The Gross Rent Multiplier (GRM) is a ratio used in property investment analysis in order to assess the relationship between property value or asking price and the gross income that can be potentially earned by the property.
The formula for calculating GRM is the following:
GRM = Property Value or Price/Gross Rental Income
The gross rental income (GRI) is the annual rental income that the property can potentially produce. If the property is already fully occupied then the GRI is equal to the annual rental income as implied by the existing rental contracts. If it is not fully occupied then the GRI is the annual rental income that the property would produce if it were fully occupied (taking into account market rents for the estimation of the potential income for the vacant units).
For the sake of demonstrating the application of the formula let us assume that an investor is considering purchasing an apartment unit that is currently leased with a two-year contract at a monthly rent of £800 per month. Therefore, the annual gross rental income produced by the unit is £9,600 (12 × 800). Let us also assume also that the asking price for the apartment is £172,000. Then the gross rent multiplier can be calculated as:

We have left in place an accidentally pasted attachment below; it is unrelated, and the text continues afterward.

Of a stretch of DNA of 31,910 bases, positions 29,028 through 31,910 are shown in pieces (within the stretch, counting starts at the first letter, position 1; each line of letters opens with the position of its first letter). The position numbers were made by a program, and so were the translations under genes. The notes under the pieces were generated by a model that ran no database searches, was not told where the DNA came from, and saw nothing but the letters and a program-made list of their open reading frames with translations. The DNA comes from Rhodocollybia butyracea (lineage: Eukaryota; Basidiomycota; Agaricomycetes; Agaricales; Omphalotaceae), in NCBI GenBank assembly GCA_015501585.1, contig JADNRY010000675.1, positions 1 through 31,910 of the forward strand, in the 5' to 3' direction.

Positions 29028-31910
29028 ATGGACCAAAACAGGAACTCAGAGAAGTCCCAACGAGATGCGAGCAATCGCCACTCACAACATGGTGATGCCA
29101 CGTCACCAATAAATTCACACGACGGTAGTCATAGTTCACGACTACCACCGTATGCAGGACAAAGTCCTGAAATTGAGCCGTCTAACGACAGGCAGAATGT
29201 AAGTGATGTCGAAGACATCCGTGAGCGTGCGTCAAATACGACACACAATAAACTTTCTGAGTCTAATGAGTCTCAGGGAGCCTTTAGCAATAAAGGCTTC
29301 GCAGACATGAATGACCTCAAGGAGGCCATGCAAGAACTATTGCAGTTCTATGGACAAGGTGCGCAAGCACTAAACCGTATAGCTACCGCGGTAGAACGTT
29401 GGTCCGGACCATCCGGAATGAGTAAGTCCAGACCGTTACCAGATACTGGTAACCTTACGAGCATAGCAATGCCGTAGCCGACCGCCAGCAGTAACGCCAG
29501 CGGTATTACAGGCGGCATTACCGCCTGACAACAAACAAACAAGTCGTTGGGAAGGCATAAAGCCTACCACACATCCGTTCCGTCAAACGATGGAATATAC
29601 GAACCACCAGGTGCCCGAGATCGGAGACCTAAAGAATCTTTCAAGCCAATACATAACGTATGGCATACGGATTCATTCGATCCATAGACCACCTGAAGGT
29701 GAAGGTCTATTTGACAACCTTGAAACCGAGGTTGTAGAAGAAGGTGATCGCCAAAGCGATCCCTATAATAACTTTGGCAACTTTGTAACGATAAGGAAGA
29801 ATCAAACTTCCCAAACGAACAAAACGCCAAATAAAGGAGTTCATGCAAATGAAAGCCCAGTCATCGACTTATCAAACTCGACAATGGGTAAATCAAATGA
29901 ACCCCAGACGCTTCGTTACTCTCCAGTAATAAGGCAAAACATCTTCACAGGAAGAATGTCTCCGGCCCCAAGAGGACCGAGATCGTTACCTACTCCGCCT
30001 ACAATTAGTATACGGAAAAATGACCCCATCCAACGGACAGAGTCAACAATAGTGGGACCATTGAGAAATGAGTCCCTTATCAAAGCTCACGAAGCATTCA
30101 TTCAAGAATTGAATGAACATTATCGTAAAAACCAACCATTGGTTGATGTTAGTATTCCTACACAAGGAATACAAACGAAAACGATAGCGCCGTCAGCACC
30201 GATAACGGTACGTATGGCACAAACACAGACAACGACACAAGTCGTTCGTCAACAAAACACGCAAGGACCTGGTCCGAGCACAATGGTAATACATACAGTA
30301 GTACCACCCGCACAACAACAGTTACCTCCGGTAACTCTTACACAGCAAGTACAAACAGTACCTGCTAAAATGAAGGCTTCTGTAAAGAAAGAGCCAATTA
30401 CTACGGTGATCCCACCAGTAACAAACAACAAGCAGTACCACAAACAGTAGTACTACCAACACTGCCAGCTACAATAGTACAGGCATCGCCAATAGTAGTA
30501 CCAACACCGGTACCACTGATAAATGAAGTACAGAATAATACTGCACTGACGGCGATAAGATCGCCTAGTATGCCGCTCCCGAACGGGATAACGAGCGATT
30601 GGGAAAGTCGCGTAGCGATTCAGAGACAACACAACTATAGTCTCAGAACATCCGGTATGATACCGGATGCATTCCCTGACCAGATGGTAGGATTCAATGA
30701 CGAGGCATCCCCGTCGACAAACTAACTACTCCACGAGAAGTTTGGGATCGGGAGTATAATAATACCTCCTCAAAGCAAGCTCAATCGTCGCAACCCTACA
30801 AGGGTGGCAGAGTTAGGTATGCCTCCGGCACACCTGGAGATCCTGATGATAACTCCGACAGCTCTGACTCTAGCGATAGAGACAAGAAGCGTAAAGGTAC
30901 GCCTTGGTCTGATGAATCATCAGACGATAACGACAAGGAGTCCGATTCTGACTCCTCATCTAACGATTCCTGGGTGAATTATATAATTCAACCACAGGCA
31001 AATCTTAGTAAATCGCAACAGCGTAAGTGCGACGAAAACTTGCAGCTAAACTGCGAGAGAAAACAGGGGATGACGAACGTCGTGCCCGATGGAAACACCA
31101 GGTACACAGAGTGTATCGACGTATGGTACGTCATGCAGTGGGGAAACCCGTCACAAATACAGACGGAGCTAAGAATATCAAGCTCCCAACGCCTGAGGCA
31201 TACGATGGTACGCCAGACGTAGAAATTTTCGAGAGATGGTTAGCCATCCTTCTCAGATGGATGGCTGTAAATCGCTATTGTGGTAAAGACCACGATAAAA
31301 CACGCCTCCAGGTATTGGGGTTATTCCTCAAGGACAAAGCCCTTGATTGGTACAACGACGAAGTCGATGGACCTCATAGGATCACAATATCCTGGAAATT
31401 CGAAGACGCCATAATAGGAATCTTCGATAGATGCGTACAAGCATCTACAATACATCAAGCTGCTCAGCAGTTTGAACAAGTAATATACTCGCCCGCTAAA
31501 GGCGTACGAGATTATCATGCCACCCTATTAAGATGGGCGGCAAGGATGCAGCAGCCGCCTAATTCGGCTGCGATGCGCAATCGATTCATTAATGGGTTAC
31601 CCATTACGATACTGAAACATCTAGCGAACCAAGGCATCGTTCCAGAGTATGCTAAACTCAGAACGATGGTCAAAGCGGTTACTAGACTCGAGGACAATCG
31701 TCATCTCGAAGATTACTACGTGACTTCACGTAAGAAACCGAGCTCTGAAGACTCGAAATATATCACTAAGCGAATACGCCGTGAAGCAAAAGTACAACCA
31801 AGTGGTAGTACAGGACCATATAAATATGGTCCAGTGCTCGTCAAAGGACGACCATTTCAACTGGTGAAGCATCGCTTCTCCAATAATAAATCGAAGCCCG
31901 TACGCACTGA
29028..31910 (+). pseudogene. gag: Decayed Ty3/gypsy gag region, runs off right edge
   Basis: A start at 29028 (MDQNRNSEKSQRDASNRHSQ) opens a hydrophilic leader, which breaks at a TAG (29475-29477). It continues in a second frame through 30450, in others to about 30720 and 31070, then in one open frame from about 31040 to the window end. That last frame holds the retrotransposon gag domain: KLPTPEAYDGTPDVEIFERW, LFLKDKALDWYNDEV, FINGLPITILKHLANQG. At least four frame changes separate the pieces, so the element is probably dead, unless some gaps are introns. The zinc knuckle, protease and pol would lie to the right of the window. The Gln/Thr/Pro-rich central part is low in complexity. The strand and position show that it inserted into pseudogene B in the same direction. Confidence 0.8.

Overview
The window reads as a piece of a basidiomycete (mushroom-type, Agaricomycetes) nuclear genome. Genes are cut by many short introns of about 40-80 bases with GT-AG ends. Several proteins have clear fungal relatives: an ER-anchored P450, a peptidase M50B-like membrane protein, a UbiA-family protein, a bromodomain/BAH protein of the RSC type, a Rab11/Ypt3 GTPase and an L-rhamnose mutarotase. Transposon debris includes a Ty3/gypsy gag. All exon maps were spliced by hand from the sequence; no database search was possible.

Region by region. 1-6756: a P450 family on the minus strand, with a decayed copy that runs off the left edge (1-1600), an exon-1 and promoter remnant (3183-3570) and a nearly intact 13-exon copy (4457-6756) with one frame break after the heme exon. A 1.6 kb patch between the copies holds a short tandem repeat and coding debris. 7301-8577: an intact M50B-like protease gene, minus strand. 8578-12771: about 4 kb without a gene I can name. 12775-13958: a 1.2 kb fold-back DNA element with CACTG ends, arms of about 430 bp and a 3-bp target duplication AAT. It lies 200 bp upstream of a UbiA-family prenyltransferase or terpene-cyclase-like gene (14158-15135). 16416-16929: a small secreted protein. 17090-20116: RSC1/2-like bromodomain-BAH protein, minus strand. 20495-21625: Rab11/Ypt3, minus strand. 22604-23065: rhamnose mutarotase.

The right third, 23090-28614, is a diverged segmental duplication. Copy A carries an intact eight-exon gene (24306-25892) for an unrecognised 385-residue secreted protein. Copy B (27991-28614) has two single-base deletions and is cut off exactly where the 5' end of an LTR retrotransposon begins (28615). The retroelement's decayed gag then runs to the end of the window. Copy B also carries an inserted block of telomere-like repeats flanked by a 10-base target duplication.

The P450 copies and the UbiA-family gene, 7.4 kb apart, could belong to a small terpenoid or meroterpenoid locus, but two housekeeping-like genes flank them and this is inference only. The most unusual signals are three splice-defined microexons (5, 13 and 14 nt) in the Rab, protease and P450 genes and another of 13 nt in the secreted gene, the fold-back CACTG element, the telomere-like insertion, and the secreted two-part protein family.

GRM = 172,000 / 9,600 = 20
Thus, the estimated Gross Rent Multiplier is indicating that the asking price for the property under consideration is 20 times higher than the gross rental income that it can produce. If we have in mind a typical Gross Rent Multiplier for properties similar to the property under consideration that sold recently in the local market we can make a preliminary assessment as to whether the asking price is high or low compared to prevailing market prices. For example, if similar properties in the local market sold recently at a price representing a GRM not higher than 15 then the GRM of 20 sends a signal to the investor that the asking price for the particular property may be unreasonably high. However, such conclusion requires further investigation.
The GRM is a very inadequate measure for evaluating a property investment for a number of reasons including the inadequacy of the gross rental income in accurately representing the actual rental income that will most likely be earned by the property over the planned investment period. Read this article for a more detailed discussion of this issue.
A better measure and most commonly used ratio for evaluating the relationship between a property’s income-earning capacity and market value or asking price is the overall capitalization rate. This metric actually measures the net operating income (NOI) that is produced by the property as percent of its market value and is calculated as:
Capitalization Rate = NOI/Market Value or Price